Construction of a 160-foot steel Band-Aid for the Skagit River Bridge began Tuesday while a meticulous examination of the damaged section continued above and below the water.
Acrow Bridge is building the temporary span in pieces on a closed stretch of I-5 to be rolled into place for final assembly once the National Transportation Safety Board completes its work and demolition crews clear away the remains of the collapsed segment.
The Department of Transportation didn’t say how much the temporary bridge costs, but said it would be part of the $15 million emergency contract awarded to Atkinson Construction in Renton to clear the wreckage and rebuild the bridge.
Gov. Jay Inslee is pushing for a mid-June reopening, and state transportation officials say the timeline is doable but caution against chiseling in a date.
There’s no plan to hurry the federal authorities or rush the cleanup. Plus, state bridge experts must still examine the steel and concrete piers that supported the collapsed span to be sure they can be used for the replacement.
“We do have some challenges ahead of us,” said Travis Phelps of the DOT. “We are going to do our best to meet that timeline. We want to be sure it is done right and safe. This work ain’t easy.”
Tuesday brought word that Acrow Bridge, a 62-year-old New Jersey bridge-building firm, will construct the temporary four-lane segment to replace the section that crumbled into the Skagit River on May 23.
When completed, it will consist of two prefabricated steel bridges installed side by side. Each piece will be 160 feet long and 24 feet wide, which is wide enough to support two lanes of traffic. The road will have an asphalt overlay or a factory-applied aggregate anti-skid finish, according to a company spokeswoman.
When the bridge reopens, just about every vehicle, commercial truck and tractor-trailer allowed to travel on it before the incident will be able to travel on it again, Phelps said.
Transportation officials will set a maximum vehicle weight to be allowed on the temporary bridge. Overweight vehicles, referred to as super loads, are not going to be permitted, he said.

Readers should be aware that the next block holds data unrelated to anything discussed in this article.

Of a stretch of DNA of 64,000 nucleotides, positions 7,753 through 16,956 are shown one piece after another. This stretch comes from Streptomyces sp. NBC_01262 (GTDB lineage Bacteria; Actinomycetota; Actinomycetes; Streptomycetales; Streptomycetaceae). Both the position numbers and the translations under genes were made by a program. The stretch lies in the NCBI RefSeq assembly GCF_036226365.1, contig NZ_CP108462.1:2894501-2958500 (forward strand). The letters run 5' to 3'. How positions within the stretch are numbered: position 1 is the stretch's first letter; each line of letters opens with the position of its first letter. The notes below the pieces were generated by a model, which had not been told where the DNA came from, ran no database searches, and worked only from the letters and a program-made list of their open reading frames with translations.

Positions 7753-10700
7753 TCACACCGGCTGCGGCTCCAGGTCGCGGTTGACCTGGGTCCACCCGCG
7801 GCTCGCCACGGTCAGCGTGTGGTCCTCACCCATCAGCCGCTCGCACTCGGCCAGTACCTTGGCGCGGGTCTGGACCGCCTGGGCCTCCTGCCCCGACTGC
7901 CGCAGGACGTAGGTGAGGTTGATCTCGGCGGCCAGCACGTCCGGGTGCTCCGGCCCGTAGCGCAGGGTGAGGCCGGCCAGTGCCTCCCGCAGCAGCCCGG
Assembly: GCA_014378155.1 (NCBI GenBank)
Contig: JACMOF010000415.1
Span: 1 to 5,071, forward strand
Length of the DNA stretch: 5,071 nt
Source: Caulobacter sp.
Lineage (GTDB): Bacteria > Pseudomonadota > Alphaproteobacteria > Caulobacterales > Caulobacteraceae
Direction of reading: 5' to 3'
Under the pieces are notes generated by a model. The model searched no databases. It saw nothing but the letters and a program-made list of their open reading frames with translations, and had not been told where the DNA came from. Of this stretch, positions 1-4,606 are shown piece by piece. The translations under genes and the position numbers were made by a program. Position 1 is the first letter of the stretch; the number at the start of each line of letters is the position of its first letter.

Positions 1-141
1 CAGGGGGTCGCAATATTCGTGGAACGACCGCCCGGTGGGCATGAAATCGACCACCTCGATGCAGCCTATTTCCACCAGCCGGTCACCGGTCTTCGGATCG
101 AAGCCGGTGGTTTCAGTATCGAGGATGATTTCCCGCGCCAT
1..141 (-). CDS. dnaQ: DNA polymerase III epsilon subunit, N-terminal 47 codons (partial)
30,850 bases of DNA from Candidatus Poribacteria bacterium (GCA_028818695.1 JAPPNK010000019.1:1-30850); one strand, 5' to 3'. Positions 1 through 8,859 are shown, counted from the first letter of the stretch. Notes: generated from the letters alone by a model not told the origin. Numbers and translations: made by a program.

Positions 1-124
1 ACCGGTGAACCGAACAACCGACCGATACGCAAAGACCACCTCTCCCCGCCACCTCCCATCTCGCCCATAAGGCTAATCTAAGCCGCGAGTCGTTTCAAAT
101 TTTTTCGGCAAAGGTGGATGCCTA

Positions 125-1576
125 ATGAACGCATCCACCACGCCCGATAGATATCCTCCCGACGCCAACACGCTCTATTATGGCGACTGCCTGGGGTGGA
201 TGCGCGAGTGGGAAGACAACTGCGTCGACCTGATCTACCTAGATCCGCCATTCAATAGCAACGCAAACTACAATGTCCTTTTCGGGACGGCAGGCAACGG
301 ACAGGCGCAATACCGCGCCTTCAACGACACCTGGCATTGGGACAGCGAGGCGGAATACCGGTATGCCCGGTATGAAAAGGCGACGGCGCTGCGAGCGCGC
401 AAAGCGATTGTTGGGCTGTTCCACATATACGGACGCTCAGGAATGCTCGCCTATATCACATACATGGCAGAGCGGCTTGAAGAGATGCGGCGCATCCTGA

Some trucks with oversized loads, like the one that struck the bridge and caused the collapse, could use the bridge if they do not exceed the weight limit, he said. They will need to comply with existing rules, such as use of a pilot car with a height rod, he said.
Speed will be reduced on the bridge because the lanes will be narrower, there will be little or no shoulder and some type of barrier will be in place dividing the northbound and southbound lanes, Phelps said.
Acrow Bridge, which has an office in Camas, Wash., specializes in pre-fabricated modular steel bridges. It has built similar bridges to replace ones damaged in hurricanes Katrina, Irene and Sandy, according to the company.
Meanwhile Tuesday, Inslee moved to assist retailers who’ve seen business plummet since the span tumbled into the river, fracturing one of the major trade and travel corridors on the West Coast.
He approved using $150,000 of the state’s Economic Development Strategic Reserve Account to support economic activity in Skagit County and surrounding areas.
None of the money can go directly to a business, according to the governor’s office. The Department of Commerce will use the money for a media campaign focused on informing the public that the region’s businesses and attractions are open and how best to get there. Island, Whatcom and San Juan counties also will be involved.
The Washington State Patrol has beefed up its presence along the detour routes due to complaints of semi-trucks and cars with trailers running red lights and blocking intersections when traffic signals turn red. Both are infractions and can result in a $124 ticket, according to the state patrol.
“We understand the detours are an inconvenience for motorists but we want to make the routes as safe as possible. Motorists need to pack their patience while these detours are in place,” Trooper Mark Francis said in a statement issued Tuesday.
Jerry Cornfield: 360-352-8623; email@example.com.